34. 34. Tutorial – Create Design 3. Close the SmartDesign by clicking on the small x in the upper right corner as in Figure 3-25. Figure 3-25 • Close SmartDesign Besides generating the HDL design, a testbench file is created along with all the necessary files to run a simulation, using the bus functional model (BFM) and AMBA transfers. Step 3 – Create Flash Memory System You are creating this Flash Memory System and Data Storage client to allow you to include software code, as an Intel-Hex file, in the FPGA programming file. This allows the Cortex-M1 processor to boot and run from the NVM. 1. Go to the Catalog and expand the Fusion Peripherals category. 2. Double-click Flash Memory System Builder. You will see the Flash Memory System window shown in Figure 3-26. Figure 3-26 • Flash Memory System Window 36
  35. 35. Step 3 – Create Flash Memory System 3. Double-click on Data Storage Client in the Available client types list. You will see the Add Data Storage Client window shown in Figure 3-27. Figure 3-27 • Add Data Storage Client 4. Enter NVM in the Client name text box. 5. Leave the Start address at 0. 6. Change the Size of word to 32 bits. 7. Enter the 65536 for the Number of words. 8. Click the Browse button and select the CortexM1_Tutorial.hex file from the CortexM1_Fusion_HW_Tutorial<board>Tutorial_Files directory. 9. Make sure the Format of memory content file is Intel-Hex. 37
  36. 36. Tutorial – Create Design 10. Click OK. Now the Data Storage client you just created appears in the Flash Memory System window (Figure 3-28). Figure 3-28 • Data Storage Client in Flash Memory System Window 11. Click Generate to generate the component. You will see the Generate Core window. 12. Enter NVM_contents in the Core name box. 13. Click OK. 38
  37. 37. 4 – Tutorial – Simulation, Synthesis, and Place-and- Route Step 4 – Perform Pre-Synthesis Functional Simulation In this section you will run a pre-synthesis functional simulation to exercise the Bus Functional Model (BFM) to verify AMBA transactions with the peripherals in your system. This step is not necessary, since the Actel cores have already been verified. However, running the BFM is useful when you want to verify the AMBA interface of peripherals you have created. 1. Go to Project > Settings. 2. Click on the Simulation tab. 3. Change the Value for Simulation runtime to -all. Make sure your simulation settings look like those in Figure 4-1. Figure 4-1 • Simulation Settings 4. Click OK 5. Click on the ModelSim icon. 39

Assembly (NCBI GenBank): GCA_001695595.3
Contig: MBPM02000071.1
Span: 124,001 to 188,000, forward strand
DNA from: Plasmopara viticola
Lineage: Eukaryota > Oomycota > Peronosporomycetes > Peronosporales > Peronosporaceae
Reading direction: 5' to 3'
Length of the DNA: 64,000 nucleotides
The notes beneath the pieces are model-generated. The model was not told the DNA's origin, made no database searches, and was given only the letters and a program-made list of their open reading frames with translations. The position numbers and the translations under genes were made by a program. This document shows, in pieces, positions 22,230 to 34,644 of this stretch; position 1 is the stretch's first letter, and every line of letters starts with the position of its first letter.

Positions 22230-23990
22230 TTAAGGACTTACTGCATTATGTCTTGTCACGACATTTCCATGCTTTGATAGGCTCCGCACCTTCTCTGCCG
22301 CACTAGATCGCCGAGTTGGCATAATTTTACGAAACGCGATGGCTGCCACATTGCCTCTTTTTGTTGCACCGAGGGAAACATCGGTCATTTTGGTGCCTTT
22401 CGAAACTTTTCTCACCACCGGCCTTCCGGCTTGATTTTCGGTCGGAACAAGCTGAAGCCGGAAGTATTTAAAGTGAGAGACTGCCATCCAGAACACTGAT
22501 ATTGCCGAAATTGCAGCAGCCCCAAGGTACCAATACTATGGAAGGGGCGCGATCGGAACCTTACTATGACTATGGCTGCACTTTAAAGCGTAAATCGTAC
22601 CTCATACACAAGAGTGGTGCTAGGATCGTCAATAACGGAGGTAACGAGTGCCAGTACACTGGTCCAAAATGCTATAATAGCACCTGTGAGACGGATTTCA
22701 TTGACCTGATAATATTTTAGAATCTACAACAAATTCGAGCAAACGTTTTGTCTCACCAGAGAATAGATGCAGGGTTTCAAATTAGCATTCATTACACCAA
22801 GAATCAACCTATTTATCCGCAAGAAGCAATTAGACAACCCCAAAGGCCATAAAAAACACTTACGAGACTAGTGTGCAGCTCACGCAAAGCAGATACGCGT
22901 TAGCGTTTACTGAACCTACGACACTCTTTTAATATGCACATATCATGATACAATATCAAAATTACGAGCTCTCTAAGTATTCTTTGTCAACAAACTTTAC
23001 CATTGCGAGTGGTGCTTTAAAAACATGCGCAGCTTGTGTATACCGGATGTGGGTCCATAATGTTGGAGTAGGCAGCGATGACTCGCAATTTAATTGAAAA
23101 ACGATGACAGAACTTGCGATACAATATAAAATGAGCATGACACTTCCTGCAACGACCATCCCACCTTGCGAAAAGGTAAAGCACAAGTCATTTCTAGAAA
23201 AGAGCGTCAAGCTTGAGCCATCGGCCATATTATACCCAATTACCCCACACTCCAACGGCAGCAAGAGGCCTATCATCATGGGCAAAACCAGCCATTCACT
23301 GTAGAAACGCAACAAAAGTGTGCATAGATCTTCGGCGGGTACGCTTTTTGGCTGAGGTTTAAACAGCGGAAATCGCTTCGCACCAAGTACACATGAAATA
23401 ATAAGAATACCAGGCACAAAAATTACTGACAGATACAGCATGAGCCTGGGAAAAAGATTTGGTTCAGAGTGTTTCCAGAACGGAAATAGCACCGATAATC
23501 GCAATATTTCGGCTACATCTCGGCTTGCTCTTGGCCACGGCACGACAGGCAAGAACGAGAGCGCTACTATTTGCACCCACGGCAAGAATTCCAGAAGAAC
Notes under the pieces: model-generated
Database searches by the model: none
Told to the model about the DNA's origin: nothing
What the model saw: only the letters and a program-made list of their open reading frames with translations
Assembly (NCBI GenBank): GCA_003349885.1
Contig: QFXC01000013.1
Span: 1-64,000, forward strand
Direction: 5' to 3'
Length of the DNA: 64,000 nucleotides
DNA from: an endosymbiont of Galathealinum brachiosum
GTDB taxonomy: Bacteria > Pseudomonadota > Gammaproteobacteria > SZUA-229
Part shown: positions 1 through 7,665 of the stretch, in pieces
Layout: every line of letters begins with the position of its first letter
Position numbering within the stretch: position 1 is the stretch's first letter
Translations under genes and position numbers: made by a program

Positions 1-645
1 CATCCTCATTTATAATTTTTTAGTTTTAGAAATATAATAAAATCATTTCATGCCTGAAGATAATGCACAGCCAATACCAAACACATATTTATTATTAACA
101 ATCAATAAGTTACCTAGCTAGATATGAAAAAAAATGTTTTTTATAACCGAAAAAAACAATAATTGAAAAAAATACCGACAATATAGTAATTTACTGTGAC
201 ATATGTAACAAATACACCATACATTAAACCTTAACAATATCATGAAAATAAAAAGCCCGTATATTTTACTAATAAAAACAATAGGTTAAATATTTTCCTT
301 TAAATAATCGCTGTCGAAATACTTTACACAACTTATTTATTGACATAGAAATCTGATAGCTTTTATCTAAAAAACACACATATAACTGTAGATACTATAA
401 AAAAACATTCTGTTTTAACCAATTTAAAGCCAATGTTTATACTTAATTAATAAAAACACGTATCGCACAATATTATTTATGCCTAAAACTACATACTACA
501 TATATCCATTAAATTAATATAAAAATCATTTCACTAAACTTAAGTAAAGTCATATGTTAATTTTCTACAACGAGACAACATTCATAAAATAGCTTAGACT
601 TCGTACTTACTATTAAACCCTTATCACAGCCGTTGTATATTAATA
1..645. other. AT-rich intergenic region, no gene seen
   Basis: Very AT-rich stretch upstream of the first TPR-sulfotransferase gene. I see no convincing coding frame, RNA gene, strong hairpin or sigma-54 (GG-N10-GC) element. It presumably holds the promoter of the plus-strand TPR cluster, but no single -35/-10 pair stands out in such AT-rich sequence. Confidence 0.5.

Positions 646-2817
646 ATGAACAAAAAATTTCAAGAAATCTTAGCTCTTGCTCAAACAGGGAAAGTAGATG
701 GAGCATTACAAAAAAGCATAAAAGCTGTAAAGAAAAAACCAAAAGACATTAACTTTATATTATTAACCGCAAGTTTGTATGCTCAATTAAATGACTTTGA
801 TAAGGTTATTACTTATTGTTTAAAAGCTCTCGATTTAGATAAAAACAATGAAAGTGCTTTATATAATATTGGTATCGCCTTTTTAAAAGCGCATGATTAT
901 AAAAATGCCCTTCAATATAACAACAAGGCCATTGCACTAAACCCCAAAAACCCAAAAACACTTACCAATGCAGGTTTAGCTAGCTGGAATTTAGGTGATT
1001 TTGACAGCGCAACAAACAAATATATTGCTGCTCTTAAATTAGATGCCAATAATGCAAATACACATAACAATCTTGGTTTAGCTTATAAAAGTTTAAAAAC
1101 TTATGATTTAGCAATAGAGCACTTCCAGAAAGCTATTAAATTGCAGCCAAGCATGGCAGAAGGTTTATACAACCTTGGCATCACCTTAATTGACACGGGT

38. 38. Tutorial – Simulation, Synthesis, and Place-and-Route ModelSim is launched and the necessary source files are compiled, including the testbench and peripheral components. At the conclusion of the compilation, the Bus Functional Model (BFM) scripts will be executed to exercise and test the AMBA-based peripherals. A sequence of reads and writes will occur to the peripherals and the results displayed in the ModelSim log window, as shown in Figure 4-2. Figure 4-2 • ModelSim Log Window If you receive some warnings, you can ignore them. For more information about the BFM, refer to the Cortex-M1 Handbook on the Actel website: http://www.actel.com/documents/CortexM1_HB.pdf. 40
  39. 39. Step 5 – Perform Synthesis Step 5 – Perform Synthesis After the functional simulation has completed, synthesis can be performed. Perform the steps below to synthesize the design. 1. Launch the Synplicity® Synplify® tool by clicking on the Synthesis button in the Libero IDE Project Flow window. Synplify will launch and load your project. If you see the Organize constraints for Synthesis window, click OK. 2. Click on the Run button in Synplify to synthesize the design. Once synthesis is complete you will see many warnings, which are safe to ignore. However, if any errors are present, those need to be corrected prior to continuing. A screenshot of the Synplify tool is shown in Figure 4-3. Figure 4-3 • Synplify Pro Note that if you are using Synplify (instead of Synplify Pro) your screen will look different. Close Synplify before continuing. 41